A due diligence process must be designed to evaluate potential investments. The due diligence process should identify criteria used to evaluate and filter through the pool of potential investment options. The implementation phase is usually performed with the assistance of an investment advisor because many fiduciaries lack the skill and/or resources to perform this step. When an advisor is used to assist in the implementation phase, fiduciaries and advisors must communicate to ensure that an agreed upon due diligence process is being used in the selection of investments or managers.

Step 4: Monitor
The final step can be the most time consuming and also the most neglected part of the process. Often fiduciaries pay less attention to ongoing monitoring—particularly when they get through the first three steps correctly. However, fiduciaries cannot neglect any of their responsibilities, because they could be equally liable for negligence in each step. Creating a culture of fiduciary responsibility is critical for success in this final step. Much like safety programs in hospitals or manufacturing environments, a well established culture of safety helps people always ask the question, “Is this the right thing to do?”
 
Creating the culture
While the steps listed above establish the building blocks of a fiduciary process, in the absence of a culture of critical thinking, the process can become hollow. Simply going through the motions can lead to a plan with high costs and poor performance. [2] If you, as a leader, start by examining your own process and adopt the prudent practices listed above, you can help cultivate a culture of fiduciary responsibility. To further cement this culture, you will need to ensure that new ways of asking questions, running meetings and conducting investment reviews become your committees’ new routine. Based on a recently released Randstad Work Watch Survey, Eileen Habelow, PhD., Randstad's senior vice president of organizational development, stated: "Going forward, companies can't ignore culture. Rather, it should be addressed as a critical component of their overall business strategy." [3] Through proper execution of the prudent process outlined in these four steps, trustees and investment committee members can reduce their liability by being confident that they are fulfilling their fiduciary responsibilities. Fiduciaries should embrace their responsibilities and understand that they will not be judged on the returns of their portfolio, but on the prudence employed in the creation of the returns.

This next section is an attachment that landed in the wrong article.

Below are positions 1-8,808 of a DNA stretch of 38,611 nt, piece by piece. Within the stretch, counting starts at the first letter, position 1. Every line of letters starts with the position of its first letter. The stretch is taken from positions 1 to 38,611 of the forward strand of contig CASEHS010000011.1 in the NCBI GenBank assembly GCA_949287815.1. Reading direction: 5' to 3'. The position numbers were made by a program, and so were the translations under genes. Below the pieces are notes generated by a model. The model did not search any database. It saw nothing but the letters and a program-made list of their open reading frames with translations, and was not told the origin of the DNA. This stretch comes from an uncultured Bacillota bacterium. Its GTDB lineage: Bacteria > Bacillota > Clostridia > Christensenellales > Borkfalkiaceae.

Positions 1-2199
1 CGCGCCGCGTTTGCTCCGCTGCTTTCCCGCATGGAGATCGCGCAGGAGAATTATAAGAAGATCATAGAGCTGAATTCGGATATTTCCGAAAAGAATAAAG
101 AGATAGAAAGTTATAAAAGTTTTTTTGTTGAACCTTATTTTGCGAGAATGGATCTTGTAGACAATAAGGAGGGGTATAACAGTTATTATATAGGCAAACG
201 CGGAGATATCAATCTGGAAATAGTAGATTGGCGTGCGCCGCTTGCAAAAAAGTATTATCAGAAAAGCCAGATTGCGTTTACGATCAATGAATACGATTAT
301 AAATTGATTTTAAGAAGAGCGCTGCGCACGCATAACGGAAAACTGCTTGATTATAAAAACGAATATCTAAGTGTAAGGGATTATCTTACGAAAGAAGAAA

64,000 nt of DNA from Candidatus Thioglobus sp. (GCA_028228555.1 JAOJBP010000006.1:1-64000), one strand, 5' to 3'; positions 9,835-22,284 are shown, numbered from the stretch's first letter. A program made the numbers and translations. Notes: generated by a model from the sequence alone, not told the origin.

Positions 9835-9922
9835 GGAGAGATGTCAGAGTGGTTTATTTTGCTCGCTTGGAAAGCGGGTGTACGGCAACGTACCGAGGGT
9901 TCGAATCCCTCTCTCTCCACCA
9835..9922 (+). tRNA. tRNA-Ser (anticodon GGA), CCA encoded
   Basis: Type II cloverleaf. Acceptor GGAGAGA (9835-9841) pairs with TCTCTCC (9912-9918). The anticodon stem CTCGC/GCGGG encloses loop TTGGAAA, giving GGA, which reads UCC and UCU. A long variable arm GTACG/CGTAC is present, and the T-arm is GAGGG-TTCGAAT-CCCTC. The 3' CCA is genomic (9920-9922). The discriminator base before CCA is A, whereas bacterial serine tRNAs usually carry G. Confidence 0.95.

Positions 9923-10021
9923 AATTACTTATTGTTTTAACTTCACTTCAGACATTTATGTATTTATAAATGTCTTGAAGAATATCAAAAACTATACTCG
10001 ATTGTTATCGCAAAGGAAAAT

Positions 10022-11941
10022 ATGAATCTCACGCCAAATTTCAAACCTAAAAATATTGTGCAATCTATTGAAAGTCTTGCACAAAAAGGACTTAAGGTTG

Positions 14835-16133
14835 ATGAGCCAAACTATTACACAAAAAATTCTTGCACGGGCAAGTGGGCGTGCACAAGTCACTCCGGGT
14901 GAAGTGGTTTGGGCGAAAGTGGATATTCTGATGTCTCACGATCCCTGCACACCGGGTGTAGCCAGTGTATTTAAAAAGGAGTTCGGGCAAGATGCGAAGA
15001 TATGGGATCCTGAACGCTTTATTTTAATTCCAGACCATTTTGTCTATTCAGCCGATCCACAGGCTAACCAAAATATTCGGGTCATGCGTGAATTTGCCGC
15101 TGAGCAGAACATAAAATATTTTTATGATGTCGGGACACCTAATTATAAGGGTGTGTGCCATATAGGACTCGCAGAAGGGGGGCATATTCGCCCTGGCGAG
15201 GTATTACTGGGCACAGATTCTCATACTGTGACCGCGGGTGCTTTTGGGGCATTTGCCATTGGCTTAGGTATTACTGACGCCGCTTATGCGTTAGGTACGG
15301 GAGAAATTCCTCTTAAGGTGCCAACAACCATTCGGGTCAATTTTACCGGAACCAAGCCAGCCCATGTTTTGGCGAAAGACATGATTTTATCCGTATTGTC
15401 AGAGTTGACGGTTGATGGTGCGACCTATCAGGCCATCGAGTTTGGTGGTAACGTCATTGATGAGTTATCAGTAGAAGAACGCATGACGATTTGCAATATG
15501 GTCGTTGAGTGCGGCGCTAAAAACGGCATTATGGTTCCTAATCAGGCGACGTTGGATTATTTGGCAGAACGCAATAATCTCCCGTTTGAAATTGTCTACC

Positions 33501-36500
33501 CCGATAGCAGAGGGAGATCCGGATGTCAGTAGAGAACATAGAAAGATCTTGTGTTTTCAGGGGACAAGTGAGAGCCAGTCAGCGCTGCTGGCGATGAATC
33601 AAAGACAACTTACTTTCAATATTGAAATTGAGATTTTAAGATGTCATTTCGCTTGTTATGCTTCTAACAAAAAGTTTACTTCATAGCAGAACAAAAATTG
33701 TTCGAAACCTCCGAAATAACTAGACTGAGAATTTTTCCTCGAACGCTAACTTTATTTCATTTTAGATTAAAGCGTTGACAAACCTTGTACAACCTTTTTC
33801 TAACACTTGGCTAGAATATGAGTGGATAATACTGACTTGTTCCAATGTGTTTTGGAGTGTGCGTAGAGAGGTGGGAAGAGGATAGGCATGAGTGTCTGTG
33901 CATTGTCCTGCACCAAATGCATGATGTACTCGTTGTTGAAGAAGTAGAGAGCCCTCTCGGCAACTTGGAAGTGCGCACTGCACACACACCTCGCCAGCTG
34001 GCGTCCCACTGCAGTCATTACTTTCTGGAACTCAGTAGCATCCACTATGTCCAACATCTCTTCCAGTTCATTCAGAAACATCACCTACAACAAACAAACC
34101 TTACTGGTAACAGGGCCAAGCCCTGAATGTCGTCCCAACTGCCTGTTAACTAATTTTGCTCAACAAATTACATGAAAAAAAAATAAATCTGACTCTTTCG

The Pentegra Advantage
Changing a culture can be challenging and it does not happen overnight.  Today, trust in asset management is more important than ever. Investor trust is critical to a firm that provides fiduciary functions. Stewards of retirement plans, endowments, foundations and personal trusts are looking for proof of their investment firm’s integrity. We encourage you to think about how your company handles its fiduciary responsibility. Are you following a defined prudent process and is there a culture established to support such a process? As an ERISA-named plan administrator and principal fiduciary for more than six decades, Pentegra offers comprehensive fiduciary relief and consulting services to help your organization cultivate a culture of fiduciary responsibility. For more information, please contact John Schafer, Vice President, Pentegra Retirement Services at 800-872-3473, x534 or This email address is being protected from spambots. You need JavaScript enabled to view it. .

[1] Prudent Practices for Investment Stewards, Fiduciary 360 & Reish Luftman Reicer & Cohen, 2008

[2] The Different Flavors of ERISA Fiduciaries, Redux, W. Scott Simon | 03-04-10

[3] New Randstad Work Watch Survey Reveals Secret Weapon for Business Success, Randstad, Atlanta, 10.04.10


CULTIVATING A CULTURE OF FIDUCIARY RESPONSIBILITY
JOHN SCHAFER, VICE PRESIDENT
PENTEGRA RETIREMENT SERVICES
PHONE: 800-872-3473, extension 534
This email address is being protected from spambots. You need JavaScript enabled to view it.
www.pentegra.com